“Turkey has its supporters in this country, on Capitol Hill, but it is largely due to the past track record not the current activity…There is the Turkey we have long relied upon up until the rise of the AKP (the Islamist party that has ruled Turkey since 2003) and now there is a different kind of Turkey. Unfortunately, one we think is going down the wrong path and needs to be engaged and reformed.” Jonathan Schanzer
Turkey is a Republic with a Grand National Assembly. The president serves a five year term, and can appoint vice presidents, cabinet ministers, state bureaucrats, and senior judges. He can propose budgets and issue decrees. There are 600 members of the assembly. In 2002, an Islamist-based Justice and Development Party (AKP) first won an election victory, and the party has continued to win elections – with one short exception – including the last one in 2018. Recep Erdogan, the leader of the AKP, served as Prime Minister from 2002-2014. In 2014, after changes were made to the constitution, Erdogan became President. In 2018, the Erdogan won the presidency and his party won the majority of the assembly in an alliance with a nationalist party.
Turkey has 81 million people. The ethnic group breakdown is roughly Turkish 70-75%, Kurdish 20%, other minorities 5-10%. Religious divisions are 99.8% Muslim, with between 25-30% Alevi Muslims, 3% Shia Muslim, and the rest Sunni Muslims. There are continuing tensions between the Turks and the Kurds.
There are 3,500,000 Syrian refugees in Turkey. They are tolerated but not liked by the Turks.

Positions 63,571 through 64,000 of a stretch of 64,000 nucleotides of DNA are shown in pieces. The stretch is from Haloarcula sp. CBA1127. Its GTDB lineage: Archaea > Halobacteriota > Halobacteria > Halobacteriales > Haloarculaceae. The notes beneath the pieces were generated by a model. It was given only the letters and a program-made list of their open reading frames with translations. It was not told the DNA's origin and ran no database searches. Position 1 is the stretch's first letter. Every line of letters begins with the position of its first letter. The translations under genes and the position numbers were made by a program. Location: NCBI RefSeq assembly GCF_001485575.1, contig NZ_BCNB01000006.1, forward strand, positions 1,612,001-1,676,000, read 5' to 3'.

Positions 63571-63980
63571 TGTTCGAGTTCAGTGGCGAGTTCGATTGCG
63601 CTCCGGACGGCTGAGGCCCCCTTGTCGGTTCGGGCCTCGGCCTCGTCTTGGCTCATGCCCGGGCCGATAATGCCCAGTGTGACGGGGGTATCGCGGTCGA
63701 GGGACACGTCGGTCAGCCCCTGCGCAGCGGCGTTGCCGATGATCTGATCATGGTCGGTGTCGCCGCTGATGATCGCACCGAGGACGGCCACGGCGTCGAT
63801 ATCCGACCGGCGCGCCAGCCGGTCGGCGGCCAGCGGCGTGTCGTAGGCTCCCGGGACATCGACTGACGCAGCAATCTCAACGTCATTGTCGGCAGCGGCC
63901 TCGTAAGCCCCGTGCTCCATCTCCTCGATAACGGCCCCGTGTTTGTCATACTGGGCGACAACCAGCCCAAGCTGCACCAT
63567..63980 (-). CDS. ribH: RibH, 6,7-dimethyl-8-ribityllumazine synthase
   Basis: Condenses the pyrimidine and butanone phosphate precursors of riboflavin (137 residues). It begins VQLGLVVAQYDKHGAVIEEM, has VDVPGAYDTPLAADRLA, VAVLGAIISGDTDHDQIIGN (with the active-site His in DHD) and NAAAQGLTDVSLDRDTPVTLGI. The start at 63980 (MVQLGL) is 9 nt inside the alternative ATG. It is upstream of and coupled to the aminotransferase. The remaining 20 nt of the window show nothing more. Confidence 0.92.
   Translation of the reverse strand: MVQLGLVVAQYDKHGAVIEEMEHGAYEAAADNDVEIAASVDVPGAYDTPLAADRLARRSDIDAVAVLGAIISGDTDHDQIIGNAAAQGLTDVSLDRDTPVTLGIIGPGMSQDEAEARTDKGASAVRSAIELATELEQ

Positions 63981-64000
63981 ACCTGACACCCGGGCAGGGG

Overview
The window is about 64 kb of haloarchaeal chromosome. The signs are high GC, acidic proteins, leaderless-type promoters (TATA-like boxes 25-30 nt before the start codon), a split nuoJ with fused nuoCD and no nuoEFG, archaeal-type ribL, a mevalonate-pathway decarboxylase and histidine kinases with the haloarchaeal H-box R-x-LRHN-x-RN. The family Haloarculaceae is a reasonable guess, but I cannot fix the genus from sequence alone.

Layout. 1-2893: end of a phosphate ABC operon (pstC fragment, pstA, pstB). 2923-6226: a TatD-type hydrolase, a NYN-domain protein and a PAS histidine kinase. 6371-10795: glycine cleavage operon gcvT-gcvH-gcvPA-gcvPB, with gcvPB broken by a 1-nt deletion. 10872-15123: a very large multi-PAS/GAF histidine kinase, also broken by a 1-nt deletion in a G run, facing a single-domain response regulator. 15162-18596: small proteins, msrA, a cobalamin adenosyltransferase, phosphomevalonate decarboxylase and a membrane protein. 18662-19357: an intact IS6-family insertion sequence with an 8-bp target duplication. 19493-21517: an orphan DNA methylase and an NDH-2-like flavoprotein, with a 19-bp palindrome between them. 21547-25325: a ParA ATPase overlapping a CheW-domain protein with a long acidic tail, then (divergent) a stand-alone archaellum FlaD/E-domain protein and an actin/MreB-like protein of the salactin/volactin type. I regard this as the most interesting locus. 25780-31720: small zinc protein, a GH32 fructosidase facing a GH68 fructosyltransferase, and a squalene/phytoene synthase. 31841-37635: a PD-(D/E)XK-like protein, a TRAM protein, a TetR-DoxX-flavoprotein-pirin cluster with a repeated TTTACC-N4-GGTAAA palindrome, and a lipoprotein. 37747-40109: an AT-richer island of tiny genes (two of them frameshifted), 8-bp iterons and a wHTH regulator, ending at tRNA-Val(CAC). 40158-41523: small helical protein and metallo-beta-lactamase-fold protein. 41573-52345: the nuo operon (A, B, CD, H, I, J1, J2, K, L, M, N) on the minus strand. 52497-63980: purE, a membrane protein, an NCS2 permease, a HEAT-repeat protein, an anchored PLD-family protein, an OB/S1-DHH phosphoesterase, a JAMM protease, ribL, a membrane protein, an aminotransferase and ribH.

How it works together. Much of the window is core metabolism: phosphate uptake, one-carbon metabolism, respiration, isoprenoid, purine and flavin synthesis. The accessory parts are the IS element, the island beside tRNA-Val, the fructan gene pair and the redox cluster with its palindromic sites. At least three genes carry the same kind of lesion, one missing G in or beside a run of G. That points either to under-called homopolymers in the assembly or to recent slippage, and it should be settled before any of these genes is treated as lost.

The Kurdish population has long been discriminated and oppressed by the Turkish government. The Kurds do not have any national rights, autonomy, or even primary schools where they can be educated in the Kurdish language. Turkey’s founders claimed that when the Turkish republic was established, there were no Kurds – just “mountain Turks.” This denial was accompanied by massacres, killings, enforced disappearances, unlawful arrests and torture. The Kurds in Turkey have a much greater demographic growth rate than the Turks, which has prompted paranoia in Erdogan and others in the Turkish government. Since 1984, the Kurdistan Workers’ Party (PKK) – originally a Marxist guerrilla movement, but now a more moderate, leftist and non-religious movement – has fought a war against Turkey which resulted in more than 40,000 deaths. In the 90s, the PKK dropped its demand for independence and called for more autonomy. The PKK has been listed as a terrorist organization by the State Department since 1997. In 1999, the PKK’s leader, Abdullah Ocalan, was jailed. Erdogan signed a ceasefire with the PKK in 2013, but in 2015 he abrogated it. Turkey continues to target and terrorize the Kurds. Post-Coup, Turkey arrested the leaders of the country’s pro-Kurdish party in a terrorism probe.
Erdogan has run a debt bubble in Turkey. Turkey has increased its foreign debt and is running a current account deficit of about 8% GDP per year, which requires the import of net $80 billion worth of goods per year. The Turkish short fall is made up by funding from the oil rich Sunni Arab Gulf States. Post-Coup, Turkey’s security clampdown has had economic repercussions, with agencies downgrading the country’s debt to “junk” and the lira weakening. Since the U.S. placed sanctions and doubled tariffs on Turkey in 2018, the Turkish currency and stock market have plunged. It is now in a recession and unemployment has surged.
In January 2018, the annual Freedom in the World report, produced by Freedom House, classified Turkey as “not free” for the first time. Turkey’s human rights record has been increasingly poor. Women’s rights have declined under Erdogan, who has been quoted as saying that: “You cannot bring women and men into equal positions; that is against nature because their nature is different…” Around a third of all marriages in Turkey are between an elder man and a child; there may be more than 180,000 child brides. Erdogan has called homosexuality “contrary” to Islam. Since 2015, Turkey has banned the Istanbul pride march, sometimes using violence.